IOWA CITY — The Iowa football team opened the season Saturday night at Kinnick Stadium.
Here are five things to think about following the Hawkeyes' 38-14 victory over Miami (Ohio):
1. The good
Iowa wanted to gain some traction on the ground in its season opener and Mekhi Sargent helped the Hawkeyes take steps in that direction.
The junior accumulated 156 yards of offense, 91 on 14 carries and the remaining 65 on four receptions.
Working behind an offensive line which had a lot of moving parts, Sargent ran hard and with confidence at the start of his second season in an Iowa uniform.
“When something was there, I was just trying to make the most out of it,’’ Sargent said.
He averaged 6.5 yards per carry, helping the team easily top its objective of an average of 4.5 yards per run. The Hawkeyes gained 5.2 yards on average whenever Iowa chose to run the ball.
Coach Kirk Ferentz believes experience made a different in Sargent’s performance.
“He’s more decisive, more confident out there and he made some really big plays,’’ Ferentz said. “There was a run he converted in front of our bench. It wasn’t really clean and somehow he got through there. It looked like a four-yard gain, but it was a heck of a run to make those four yards. He’s a great young guy who works really hard and found his rhythm.’’
2. The really good
Nate Stanley orchestrated a versatile offense filled with interchangeable parts, something that should only help the Hawkeyes as the season progresses.
The senior quarterback completed 21-of-30 passes for 252 yards and three touchdowns, spreading the ball around to 10 receivers.
In addition to carrying five times for 20 yards himself, Stanley also handed off to six teammates who contributed to a rushing attack that accumulated 213 yards on its 41 carries.
Running backs, tight ends and fullbacks all caught passes against the RedHawks and Iowa receivers carried the ball twice as Iowa spread its offense around.
“We feel like we have a lot of guys who can contribute in a lot of ways,’’ receiver Nico Ragaini said. “We’re going to give defenses a lot of different looks to prepare for.’’
3. The bad
Iowa’s offense had found some rhythm by the end of the third quarter when the Hawkeyes committed their only turnover Saturday.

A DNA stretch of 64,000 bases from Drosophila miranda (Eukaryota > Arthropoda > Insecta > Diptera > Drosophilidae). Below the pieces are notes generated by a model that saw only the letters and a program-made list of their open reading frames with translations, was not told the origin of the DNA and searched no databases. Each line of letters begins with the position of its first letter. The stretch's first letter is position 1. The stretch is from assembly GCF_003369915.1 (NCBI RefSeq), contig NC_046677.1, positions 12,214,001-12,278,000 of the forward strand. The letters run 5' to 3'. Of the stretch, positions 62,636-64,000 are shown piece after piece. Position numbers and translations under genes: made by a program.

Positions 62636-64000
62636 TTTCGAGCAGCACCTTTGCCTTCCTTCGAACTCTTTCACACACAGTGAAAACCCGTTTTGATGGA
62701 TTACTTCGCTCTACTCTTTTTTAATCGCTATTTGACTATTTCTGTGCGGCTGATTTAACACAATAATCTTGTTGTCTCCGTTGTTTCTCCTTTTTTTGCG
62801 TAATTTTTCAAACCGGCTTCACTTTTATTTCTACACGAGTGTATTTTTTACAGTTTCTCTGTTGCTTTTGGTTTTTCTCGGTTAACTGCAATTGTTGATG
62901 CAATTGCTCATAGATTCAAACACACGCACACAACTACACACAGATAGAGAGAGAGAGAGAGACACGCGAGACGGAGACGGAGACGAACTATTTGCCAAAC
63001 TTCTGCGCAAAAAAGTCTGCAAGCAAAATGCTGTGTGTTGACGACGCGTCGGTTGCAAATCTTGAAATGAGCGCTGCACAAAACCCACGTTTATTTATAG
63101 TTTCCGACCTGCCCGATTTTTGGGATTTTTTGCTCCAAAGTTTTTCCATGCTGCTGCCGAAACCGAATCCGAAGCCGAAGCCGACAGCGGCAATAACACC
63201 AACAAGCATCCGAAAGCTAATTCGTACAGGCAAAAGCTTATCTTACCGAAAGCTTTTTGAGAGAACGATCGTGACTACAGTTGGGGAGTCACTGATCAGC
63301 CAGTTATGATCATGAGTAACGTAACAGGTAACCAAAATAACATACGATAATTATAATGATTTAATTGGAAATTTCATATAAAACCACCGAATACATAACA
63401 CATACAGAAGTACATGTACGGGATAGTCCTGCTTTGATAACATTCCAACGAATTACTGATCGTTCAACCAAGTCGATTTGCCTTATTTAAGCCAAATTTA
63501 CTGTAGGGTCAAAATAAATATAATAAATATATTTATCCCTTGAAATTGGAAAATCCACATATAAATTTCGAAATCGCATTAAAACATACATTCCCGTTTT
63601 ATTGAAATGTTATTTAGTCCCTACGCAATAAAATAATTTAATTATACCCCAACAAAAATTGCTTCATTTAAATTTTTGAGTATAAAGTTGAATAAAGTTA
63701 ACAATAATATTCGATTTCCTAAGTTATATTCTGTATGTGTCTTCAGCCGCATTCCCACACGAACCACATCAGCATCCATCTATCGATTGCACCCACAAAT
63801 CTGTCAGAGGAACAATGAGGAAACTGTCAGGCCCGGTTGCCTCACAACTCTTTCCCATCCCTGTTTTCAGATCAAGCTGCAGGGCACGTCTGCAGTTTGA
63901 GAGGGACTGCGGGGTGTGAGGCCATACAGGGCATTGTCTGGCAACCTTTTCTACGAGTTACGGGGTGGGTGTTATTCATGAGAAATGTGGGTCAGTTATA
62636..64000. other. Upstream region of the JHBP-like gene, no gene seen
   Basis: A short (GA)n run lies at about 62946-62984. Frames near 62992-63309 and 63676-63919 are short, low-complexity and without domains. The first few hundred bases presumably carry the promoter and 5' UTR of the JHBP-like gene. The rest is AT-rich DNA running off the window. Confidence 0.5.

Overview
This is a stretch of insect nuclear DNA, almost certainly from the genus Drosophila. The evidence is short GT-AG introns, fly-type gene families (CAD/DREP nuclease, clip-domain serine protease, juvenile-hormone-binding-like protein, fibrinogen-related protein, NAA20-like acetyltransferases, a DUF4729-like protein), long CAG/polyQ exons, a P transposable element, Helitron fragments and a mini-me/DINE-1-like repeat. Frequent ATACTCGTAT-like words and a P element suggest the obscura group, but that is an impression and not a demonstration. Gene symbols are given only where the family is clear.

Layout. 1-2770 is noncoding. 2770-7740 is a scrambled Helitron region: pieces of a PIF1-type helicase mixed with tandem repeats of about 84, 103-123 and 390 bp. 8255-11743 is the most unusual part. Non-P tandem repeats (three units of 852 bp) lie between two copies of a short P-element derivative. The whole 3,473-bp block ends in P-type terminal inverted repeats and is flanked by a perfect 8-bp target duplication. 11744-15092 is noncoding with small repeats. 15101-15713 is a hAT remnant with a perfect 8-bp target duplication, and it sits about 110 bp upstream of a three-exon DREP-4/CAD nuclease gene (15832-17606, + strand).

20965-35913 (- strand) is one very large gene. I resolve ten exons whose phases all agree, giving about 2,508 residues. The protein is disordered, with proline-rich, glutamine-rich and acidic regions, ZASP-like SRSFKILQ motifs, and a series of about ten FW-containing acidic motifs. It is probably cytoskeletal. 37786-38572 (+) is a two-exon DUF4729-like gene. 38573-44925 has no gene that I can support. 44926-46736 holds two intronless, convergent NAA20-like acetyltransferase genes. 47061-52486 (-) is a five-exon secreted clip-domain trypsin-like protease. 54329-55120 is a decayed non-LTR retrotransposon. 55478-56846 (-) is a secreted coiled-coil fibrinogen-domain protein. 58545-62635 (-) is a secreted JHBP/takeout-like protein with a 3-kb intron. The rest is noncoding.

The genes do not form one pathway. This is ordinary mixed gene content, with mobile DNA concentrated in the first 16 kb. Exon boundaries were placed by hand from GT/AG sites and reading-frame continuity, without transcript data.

After scoring touchdowns on the first two drives of the second half to open a 24-7 lead, a 22-yard pass from Nate Stanley to Tyrone Tracy Jr. had Iowa on the move again.
In a third-and-1 situation from the Miami 32-yard line, it seemed reasonable for Stanley to put the ball in the hands of senior fullback Brady Ross but he lost control and appeared to try to lateral it back to Stanley.
The ball hit the turf and the RedHawks’ Doug Costin recovered, setting up a touchdown drive which cut the Iowa lead to 24-14 with just under 13 minutes remaining in the game.
“A little turnover problem there and we didn’t respond very well on defense,’’ Ferentz said. “I thought we looked a lot better in the second half. First game, I think you anticipate those kinds of issues.’’
4. The ugly
The sight of all-Big Ten offensive tackle Alaric Jackson on crutches on the sideline before the end of the first half Saturday was a reminder of the risk that accompanies the game.
Jackson and Tristan Wirfs were being counted on to anchor the Hawkeyes’ front five on offense and when Jackson injured his right knee, it led to even more shuffling than Iowa coaches anticipated on the offensive front in a game where they expected to look at a few combinations.
Coach Kirk Ferentz, in his weekly interview with the university's website, said tests Sunday determined Jackson will not need surgery but will be out for a few weeks. "But, it could have been a lot worse,'' Ferentz said.
Kyler Schott, Cody Ince, Mark Kallenberger, Justin Britt and Jack Plumb all found themselves on the field at times as Iowa mixed and matched lineup combinations throughout the rest of the game.
With returning starter Cole Banwart missing the Hawkeyes’ first game with a lower leg injury and Jackson out for Saturday’s 11 a.m. Big Ten opener against Rutgers, Iowa’s offensive line depth is being tested early.
5. The reality
A.J. Epenesa made the first start of his college career Saturday night and the defensive end received a taste of his new reality.
The returning all-Big Ten selection and preseason all-American played nearly every snap and finished with one tackle. He did break up one pass in Iowa’s opener, but was limited in part by the attention he received from the competition.
Miami (Ohio) routinely had two blockers assigned to Epenesa to make certain that its freshman quarterback, Brett Gabbert, had room to craft a 17-of-27 start to his collegiate career.
“I’ve got to get used to that because that’s probably the way it’s going to be,’’ Epenesa said. “I’ve got a lot of work to do, we all do, and I’ll use this to get better and learn. I’ll be a better player in the future because of it.’’
Ferentz suspects that will happen, but won’t be surprised if the added attention continues.
“That’s the curse of being a good player,’’ he said. “Sometimes that happens, but that should free some other things up for the other guys. It’s a team effort out there, but he’ll be good, he’ll be all right.’’